Indonesia Wants F-16 Fighters
BY WENDELL MINNICK
TAIPEI - Indonesia is talking to the U.S. about procuring six F-16C/D Block 50/52 fighter aircraft, upgrading six F-16A/Bs to C/Ds and upgrading 20 C-130B/H Hercules transport planes.
The F-16s would replace 12 aging F-5E/F Tiger IIs.
The announcement was made shortly after U.S. Defense Secretary Robert Gates met with President Susilo Bambang Yudhoyono in late February. During a visit to Jakarta, Gates offered Indonesia military support and training and promised to assist in upgrading its aging C-130s.
"Lockheed Martin is supporting government-to-government discussions between the United States and Indonesia regarding the overall support of the existing F-16 fighters in the Indonesian Air Force, as well as the development of options for the IAF's future fighter force," said Joe Stout, Lockheed Martin Aeronautics' communications director. "It would be premature for us to comment further as no decisions have been made."
Despite Gates' offer, there is opposition in Indonesian political circles, where some argue there are no assurances that Washington will not impose another arms embargo in the future.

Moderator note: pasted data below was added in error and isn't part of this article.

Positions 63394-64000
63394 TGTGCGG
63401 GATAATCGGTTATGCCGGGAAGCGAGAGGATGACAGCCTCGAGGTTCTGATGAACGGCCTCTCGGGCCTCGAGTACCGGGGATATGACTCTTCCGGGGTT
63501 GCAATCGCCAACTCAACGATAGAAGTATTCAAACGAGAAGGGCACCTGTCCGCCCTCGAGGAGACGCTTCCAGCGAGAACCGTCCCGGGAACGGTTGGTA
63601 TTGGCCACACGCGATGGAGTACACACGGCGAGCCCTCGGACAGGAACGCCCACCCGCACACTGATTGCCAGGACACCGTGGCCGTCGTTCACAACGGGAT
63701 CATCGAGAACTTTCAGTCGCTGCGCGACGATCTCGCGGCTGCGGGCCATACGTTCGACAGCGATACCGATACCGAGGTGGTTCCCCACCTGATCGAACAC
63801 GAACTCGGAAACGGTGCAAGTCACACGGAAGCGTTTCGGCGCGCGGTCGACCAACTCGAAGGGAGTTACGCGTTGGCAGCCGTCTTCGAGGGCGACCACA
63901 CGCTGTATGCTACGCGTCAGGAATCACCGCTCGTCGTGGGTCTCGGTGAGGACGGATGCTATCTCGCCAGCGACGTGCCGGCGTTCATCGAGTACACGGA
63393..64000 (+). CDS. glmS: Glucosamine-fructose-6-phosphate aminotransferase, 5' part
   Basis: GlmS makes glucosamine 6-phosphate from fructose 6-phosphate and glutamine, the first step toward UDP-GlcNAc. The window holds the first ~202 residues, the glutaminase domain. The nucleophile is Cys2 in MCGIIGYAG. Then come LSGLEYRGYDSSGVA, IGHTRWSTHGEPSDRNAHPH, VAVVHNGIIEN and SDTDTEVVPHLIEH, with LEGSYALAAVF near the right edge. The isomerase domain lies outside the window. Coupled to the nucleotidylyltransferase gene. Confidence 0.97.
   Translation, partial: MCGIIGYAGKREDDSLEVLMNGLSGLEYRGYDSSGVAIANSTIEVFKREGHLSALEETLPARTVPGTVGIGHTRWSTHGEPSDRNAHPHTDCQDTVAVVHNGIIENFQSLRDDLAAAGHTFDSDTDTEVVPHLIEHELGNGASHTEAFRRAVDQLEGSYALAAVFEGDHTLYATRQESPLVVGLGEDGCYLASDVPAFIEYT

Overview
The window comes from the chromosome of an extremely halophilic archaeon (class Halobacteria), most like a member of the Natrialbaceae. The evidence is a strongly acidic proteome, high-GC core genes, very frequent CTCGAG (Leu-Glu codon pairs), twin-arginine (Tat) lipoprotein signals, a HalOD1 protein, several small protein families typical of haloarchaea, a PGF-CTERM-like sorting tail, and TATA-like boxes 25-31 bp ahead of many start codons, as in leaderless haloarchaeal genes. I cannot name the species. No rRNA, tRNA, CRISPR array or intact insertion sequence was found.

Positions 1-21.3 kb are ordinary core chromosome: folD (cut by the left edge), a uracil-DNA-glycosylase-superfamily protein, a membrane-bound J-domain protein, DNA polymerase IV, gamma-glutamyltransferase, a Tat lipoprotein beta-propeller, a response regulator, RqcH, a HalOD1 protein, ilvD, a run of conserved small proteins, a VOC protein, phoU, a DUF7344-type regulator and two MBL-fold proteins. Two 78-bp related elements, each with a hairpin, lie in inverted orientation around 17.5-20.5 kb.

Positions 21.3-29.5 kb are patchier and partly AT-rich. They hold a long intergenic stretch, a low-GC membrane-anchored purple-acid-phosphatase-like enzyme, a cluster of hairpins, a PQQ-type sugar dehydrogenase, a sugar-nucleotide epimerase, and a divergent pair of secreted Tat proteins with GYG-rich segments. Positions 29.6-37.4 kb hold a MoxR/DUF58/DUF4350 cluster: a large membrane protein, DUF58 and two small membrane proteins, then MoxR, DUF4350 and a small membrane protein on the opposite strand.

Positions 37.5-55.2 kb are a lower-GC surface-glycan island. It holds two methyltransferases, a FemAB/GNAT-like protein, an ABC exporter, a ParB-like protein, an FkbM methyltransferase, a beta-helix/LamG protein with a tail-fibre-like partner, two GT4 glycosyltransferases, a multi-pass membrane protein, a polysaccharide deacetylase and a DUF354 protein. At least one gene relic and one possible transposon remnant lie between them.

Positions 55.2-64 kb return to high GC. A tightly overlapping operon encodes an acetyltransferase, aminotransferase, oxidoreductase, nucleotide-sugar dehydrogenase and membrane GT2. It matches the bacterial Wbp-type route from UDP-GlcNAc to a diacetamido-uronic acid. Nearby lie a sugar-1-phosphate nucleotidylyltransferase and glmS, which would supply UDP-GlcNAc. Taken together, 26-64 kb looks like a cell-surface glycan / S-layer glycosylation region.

U.S. relations with Indonesia soured in 1992 and worsened in 1999 after the Indonesian military was accused of atrocities in East Timor. The ensuing U.S. arms embargo made it impossible for Indonesia to maintain its American-built aircraft. The embargo was lifted in 2005, but Indonesia had already turned to Russia, buying two Sukhoi Su-27SK Flankers and two Su-30MK Flankers in 2003. In 2007, Jakarta announced plans to procure an additional three Su-27SKs and three Su-30MKs for $300 million, with delivery to begin between 2008 and 2012.
The result of procuring Russian and U.S. platforms has been a potpourri of military aircraft using incongruent systems. On top of the Sukhois, Indonesia has 10 F-16A/B Block 15 OCU fighters, 12 F-5s, 27 BAE Hawk 209s, 11 BAE Hawk 109s and 18 BAE Hawk 53s.
There have been unconfirmed reports that Russia is offering Indonesia generous government loans to procure up to 20 Su-30MKs, an undetermined number of Yak-130 trainer aircraft and 10 Mi-17 transport helicopters. The deal could include 12 Ilyushin Il-76 military transports, eight Beriev Be-103 amphibious aircraft, four Project 636 Kilo-class submarines and two Project 677 Amur-1650 (Lada-class) submarines.
Russia is more flexible on arms sales than the U.S. In the 2003 Su-27/Su-30 fighter deal, Russia accepted $108 million in palm oil - 40,000 tons - as part of the $197 million payment.
China has also been forging closer ties with Indonesia. In January, Defense Minister Cao Gangchuan visited Jakarta to meet Indonesian Defense Minister Juwono Sudarsono.
Discussions involved bolstering military-to-military ties and acting on a framework agreement for strategic partnership signed in Beijing in 2005.
Cao offered to assist Indonesia's two state enterprises, weapons producer PT Pindad and shipbuilder PT PAL.